Christians identify Turks here with Muslims, but the imagery would be vice versa if proverbs from the other side were used. The identification of Turks with Slavs who accepted Islam together with Ottoman rule still has implications for relations between different ethnic and religious groups in Balkan countries. We in Bosnia know it best from the Serb aggressors’ commander, Ratko Mladic, who ordered his soldiers to “destroy all that bears a Turkish sign,” or by his conclusion after the Srebrenica genocide, “We have evened the score with the Turks.” With things going as they are in recent manipulations involving so-called neo-Ottomanism, it may soon be that all Muslims in the Balkans, together with those who are real Turks, will once again be identified with the Ottomans.

A modern Internet traveler recently wrote, “Just as there may not be any Moguls left in South Asia, but hundreds of millions of Muslims, there are far more Muslims in the Balkans than people of Turkish descent.” This much is true — after the breakdown of Ottoman rule in the Balkans, five to 10 times more Muslims than Turks by origin remained, and this figure is approximately the same today.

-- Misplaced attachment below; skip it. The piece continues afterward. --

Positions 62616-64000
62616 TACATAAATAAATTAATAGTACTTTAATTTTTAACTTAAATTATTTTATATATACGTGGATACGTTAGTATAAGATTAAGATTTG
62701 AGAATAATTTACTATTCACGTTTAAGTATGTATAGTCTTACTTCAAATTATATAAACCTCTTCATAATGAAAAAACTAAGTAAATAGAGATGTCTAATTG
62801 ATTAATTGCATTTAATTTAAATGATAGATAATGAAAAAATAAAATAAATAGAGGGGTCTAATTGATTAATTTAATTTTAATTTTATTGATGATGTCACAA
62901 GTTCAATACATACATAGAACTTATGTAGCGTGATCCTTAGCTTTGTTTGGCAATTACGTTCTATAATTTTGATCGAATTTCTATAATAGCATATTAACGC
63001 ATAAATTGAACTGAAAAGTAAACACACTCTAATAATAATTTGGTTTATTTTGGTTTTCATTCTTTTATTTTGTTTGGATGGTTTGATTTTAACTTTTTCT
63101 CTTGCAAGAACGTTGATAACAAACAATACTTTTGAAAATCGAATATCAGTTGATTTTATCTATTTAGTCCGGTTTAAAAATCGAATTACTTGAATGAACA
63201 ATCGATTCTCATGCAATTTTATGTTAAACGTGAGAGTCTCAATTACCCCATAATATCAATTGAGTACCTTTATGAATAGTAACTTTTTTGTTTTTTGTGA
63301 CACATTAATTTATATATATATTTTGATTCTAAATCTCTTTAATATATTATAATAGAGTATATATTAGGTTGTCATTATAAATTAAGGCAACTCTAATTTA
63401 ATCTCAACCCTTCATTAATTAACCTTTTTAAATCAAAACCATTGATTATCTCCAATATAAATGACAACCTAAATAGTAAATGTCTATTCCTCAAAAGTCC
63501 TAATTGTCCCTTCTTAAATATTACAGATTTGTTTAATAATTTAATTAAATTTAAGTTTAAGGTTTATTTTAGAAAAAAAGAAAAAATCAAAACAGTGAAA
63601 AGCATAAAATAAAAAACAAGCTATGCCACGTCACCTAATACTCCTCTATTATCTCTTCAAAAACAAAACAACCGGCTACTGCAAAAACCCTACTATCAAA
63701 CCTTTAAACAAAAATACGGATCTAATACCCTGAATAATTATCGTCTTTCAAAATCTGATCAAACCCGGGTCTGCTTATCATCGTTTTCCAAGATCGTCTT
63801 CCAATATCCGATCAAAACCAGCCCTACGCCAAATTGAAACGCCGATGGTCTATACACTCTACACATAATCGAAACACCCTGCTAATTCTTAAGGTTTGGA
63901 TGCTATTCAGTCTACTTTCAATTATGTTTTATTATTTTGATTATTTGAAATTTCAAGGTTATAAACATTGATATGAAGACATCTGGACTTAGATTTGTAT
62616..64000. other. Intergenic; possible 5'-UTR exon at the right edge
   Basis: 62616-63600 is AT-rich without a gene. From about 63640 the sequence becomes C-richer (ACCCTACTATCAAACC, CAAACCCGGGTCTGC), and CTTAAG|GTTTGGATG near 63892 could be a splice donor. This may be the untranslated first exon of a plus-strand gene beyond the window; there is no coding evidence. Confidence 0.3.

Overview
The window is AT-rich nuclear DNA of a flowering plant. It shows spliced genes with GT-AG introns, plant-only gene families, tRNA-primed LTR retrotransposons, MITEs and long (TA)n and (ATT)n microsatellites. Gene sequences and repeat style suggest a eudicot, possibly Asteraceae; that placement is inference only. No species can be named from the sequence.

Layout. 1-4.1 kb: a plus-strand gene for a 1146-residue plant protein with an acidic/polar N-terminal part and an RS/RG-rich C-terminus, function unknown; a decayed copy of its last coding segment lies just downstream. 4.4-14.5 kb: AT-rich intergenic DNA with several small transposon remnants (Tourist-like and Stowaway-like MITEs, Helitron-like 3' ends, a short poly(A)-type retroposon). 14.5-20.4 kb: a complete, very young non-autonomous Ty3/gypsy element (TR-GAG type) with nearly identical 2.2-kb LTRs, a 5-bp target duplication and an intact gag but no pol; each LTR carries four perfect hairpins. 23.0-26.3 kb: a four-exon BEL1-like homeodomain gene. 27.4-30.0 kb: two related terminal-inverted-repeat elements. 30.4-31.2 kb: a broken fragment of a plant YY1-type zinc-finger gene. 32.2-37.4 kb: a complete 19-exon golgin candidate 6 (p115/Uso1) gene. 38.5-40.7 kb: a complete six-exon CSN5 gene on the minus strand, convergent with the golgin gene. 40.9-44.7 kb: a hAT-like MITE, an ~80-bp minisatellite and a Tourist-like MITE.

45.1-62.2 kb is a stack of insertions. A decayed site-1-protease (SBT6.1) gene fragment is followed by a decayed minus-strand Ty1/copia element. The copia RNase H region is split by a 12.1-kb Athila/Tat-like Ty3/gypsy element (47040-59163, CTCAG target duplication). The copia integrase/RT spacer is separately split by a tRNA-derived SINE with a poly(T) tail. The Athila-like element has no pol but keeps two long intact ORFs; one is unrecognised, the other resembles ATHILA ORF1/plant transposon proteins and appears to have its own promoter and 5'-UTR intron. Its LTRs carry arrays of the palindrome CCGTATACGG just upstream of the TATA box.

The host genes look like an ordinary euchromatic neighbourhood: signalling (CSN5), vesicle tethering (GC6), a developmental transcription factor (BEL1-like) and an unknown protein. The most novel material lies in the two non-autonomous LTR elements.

Just 100 years ago, there were 2.3 million ethnic Turks in the region, but after the second Balkan war, almost half of them took refuge in İstanbul. Around 120,000 emigrated from the Kingdom of Yugoslavia to Turkey between 1923 and 1939. The next wave of migrations occurred between 1956 and 1968, when 175,000 got permission from the Yugoslav socialist government to migrate to Turkey. A good part of them were Slav Muslims with relatives in Turkey.